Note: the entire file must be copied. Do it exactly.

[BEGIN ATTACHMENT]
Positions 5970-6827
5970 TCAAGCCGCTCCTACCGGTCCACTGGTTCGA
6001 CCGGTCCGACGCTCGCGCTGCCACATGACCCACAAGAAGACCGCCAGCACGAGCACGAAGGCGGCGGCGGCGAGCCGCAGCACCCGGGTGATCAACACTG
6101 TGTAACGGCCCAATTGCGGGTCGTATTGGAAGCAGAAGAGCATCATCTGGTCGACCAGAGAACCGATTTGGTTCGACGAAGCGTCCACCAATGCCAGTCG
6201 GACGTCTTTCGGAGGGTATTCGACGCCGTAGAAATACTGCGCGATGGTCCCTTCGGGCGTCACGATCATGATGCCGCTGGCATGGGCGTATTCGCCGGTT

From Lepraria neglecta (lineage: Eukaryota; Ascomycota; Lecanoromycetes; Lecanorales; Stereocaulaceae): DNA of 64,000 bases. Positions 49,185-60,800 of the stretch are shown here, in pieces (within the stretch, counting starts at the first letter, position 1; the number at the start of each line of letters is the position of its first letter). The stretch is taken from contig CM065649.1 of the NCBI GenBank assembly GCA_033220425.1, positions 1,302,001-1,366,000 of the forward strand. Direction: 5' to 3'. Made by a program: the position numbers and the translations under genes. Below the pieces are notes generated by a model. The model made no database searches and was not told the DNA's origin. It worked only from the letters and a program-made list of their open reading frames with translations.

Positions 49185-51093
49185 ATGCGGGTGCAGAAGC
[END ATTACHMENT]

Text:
Positions 5970-6827
5970 TCAAGCCGCTCCTACCGGTCCACTGGTTCGA
6001 CCGGTCCGACGCTCGCGCTGCCACATGACCCACAAGAAGACCGCCAGCACGAGCACGAAGGCGGCGGCGGCGAGCCGCAGCACCCGGGTGATCAACACTG
6101 TGTAACGGCCCAATTGCGGGTCGTATTGGAAGCAGAAGAGCATCATCTGGTCGACCAGAGAACCGATTTGGTTCGACGAAGCGTCCACCAATGCCAGTCG
6201 GACGTCTTTCGGAGGGTATTCGACGCCGTAGAAATACTGCGCGATGGTCCCTTCGGGCGTCACGATCATGATGCCGCTGGCATGGGCGTATTCGCCGGTT

From Lepraria neglecta (lineage: Eukaryota; Ascomycota; Lecanoromycetes; Lecanorales; Stereocaulaceae): DNA of 64,000 bases. Positions 49,185-60,800 of the stretch are shown here, in pieces (within the stretch, counting starts at the first letter, position 1; the number at the start of each line of letters is the position of its first letter). The stretch is taken from contig CM065649.1 of the NCBI GenBank assembly GCA_033220425.1, positions 1,302,001-1,366,000 of the forward strand. Direction: 5' to 3'. Made by a program: the position numbers and the translations under genes. Below the pieces are notes generated by a model. The model made no database searches and was not told the DNA's origin. It worked only from the letters and a program-made list of their open reading frames with translations.

Positions 49185-51093
49185 ATGCGGGTGCAGAAGC